Posts under ‘Infrastructure’

The NPF Economy, Business and Trade Report – some progress made, but a long way to go

by John Penney.

In contrast to most of the other NPF Policy Commission reports the Economy Report proposals are more reflective of the new “Corbynite” Left Keynesian agenda than the poor quality material it produced prior to the General Election. This is obviously good in itself, but peculiar in policy development process terms. Thus, this latest report “touches […]

Labour needs to rediscover comprehensive economic planning

by John Penney.

In his barnstorming 2015 and 2016 Labour Leadership campaigns Jeremy Corbyn outlined a series of, very enthusiastically received policy offers of a distinctly left Keynesian, anti-austerity hue. These proposals ranged from renationalising the railways, to fully re-nationalising and refunding the NHS, establishing a universal free national education service, nationalising key utilities, controlling the banks more […]

Government intervention is vital to save steel and reverse industrial decline

by Steve Laughton.

Ken Clarke was pronouncing on Radio 4 several days ago that in the eighties people were calling for nationalisation to save British industry. He claimed the idea that the UK will collapse unless the government steps in has been heard before and is tired old nonsense. He seemed to think that history and the magic of free […]

Rotten Tory ideology is laid bare by crisis in steel

by Michael Burke.

In order to defeat Osbornomics it is necessary to understand it. A central tenet is that the private sector is the key to prosperity and that therefore everything possible should be done to promote and encourage it. The state should shrink in order to release the inherent dynamism of the private sector. The argument runs […]

Labour, John McDonnell and the New Economics

by David Pavett.

Once the surprise and the shock of Jeremy Corbyn’s election as Labour leader had sunk in, many (including me) became impatient for policy initiatives and membership involvement in policy formation to come to the fore. Clearly cutting through media hostility is a major task but I find it difficult to see that more could not […]

Yvette Cooper is wrong about nationalisation

by Phil Burton-Cartledge.

This was bound to come back at some point. In a speech this week to launch The Changing Work Centre – a new think tank looking at, you guessed it, the changing nature of work – Yvette Cooper admonished Jez and John McDonnell for talking about re-nationalisation. “Labour must not get drawn into touting yesterday’s […]

Labour’s economic alternative should centre on a national investment bank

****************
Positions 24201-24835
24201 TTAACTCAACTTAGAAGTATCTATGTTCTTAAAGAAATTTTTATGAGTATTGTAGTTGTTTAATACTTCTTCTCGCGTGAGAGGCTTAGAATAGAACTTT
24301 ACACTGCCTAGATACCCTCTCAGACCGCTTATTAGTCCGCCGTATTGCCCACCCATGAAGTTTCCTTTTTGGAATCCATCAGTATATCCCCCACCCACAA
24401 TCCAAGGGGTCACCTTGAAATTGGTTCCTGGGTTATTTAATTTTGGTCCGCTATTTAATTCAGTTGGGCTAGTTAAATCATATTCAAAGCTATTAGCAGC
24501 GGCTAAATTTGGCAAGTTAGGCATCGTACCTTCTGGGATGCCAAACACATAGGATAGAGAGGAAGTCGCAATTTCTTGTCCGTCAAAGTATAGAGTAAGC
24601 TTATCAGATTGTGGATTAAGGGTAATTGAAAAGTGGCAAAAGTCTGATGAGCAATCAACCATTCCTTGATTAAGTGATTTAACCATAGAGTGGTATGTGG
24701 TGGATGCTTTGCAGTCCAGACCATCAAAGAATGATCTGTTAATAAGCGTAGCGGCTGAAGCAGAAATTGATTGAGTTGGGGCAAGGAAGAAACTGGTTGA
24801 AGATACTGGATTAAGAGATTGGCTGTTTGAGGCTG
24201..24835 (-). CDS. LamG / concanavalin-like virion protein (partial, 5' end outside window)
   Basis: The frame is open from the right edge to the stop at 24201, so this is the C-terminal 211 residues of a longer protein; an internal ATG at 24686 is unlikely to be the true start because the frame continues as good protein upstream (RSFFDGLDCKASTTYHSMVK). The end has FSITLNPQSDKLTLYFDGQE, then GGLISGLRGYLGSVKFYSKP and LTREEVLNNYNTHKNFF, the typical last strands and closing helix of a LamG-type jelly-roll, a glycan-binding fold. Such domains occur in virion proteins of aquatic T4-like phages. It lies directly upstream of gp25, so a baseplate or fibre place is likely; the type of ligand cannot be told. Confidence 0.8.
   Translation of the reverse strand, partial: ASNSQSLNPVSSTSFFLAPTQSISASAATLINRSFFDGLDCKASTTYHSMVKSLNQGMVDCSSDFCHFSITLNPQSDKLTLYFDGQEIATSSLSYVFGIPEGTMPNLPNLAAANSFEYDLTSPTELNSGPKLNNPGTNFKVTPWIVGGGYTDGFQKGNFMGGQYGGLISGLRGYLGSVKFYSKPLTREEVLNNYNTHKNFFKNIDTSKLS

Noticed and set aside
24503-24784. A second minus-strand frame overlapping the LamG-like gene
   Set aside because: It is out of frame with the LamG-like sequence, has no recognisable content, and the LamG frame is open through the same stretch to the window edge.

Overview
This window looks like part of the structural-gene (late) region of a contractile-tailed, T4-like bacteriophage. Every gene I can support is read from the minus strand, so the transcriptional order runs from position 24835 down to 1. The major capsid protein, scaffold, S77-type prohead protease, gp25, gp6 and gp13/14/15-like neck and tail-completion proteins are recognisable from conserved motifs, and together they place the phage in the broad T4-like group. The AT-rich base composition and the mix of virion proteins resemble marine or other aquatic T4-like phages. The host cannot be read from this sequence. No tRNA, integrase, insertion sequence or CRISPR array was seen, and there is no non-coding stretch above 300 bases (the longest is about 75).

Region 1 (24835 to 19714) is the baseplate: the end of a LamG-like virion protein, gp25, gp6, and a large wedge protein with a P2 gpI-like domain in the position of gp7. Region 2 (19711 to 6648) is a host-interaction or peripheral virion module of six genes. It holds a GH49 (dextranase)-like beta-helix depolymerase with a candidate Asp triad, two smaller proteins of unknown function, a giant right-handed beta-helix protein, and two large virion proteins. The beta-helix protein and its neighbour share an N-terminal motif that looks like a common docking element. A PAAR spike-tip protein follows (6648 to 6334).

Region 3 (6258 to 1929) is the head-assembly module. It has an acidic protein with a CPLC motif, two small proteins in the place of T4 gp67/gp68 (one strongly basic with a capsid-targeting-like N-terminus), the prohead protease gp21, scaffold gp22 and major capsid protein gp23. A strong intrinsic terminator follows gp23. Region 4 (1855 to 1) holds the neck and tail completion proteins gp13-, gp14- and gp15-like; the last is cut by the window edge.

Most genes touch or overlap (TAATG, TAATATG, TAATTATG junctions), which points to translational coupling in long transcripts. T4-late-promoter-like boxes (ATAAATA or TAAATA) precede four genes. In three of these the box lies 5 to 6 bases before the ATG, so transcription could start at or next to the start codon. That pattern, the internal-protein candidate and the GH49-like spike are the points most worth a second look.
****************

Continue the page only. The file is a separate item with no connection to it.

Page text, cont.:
by Michael Burke and John Ross.

Labour is now carrying out extremely effective campaigning against Tory policies – on tax credits, on the sweetheart Google taxation deal, in support of the junior doctors and pinning the responsibility for the crisis in the NHS squarely on the Tories. This excellent work needs to continue and be strengthened. But in the forthcoming budget […]

What level of investment should Corbyn & McDonnell aim for?

by Michael Burke.

The policies outlined by Jeremy Corbyn and John McDonnell have the capacity to transform the economic debate in Britain. More importantly, if the ideas outlined for an investment-led recovery are implemented then they could alter the trajectory of the British economy, from stagnation and rising inequality towards sustainable growth and a general rise in living […]

iPads + superfast broadband = socialism (or maybe just a kinder, fairer capitalism)

by Phil Burton-Cartledge.

Socialism is Jeremy Corbyn in Number 10 plus superfast broadband! Okay, not as pithy as Lenin’s definition involving soviet power and electrification, but John McDonnell’s speech on Wednesday is a continuation of a fine tradition in left and centre left politics: the close alignment of our policy agenda with technological dynamism. Though, of course, it’s […]

On Tory indifference to steel and to human tragedy, and their hatred of solidarity

by Phil Burton-Cartledge.

It was like the crashing of dominoes, except the toppling was done by livelihoods, supply chains, ways of life. First, SSI in Redcar announced it was going belly up. And after toing and froing with the government, once it was clear state aid wasn’t forthcoming it was as if Britain’s steel bosses huddled together and […]

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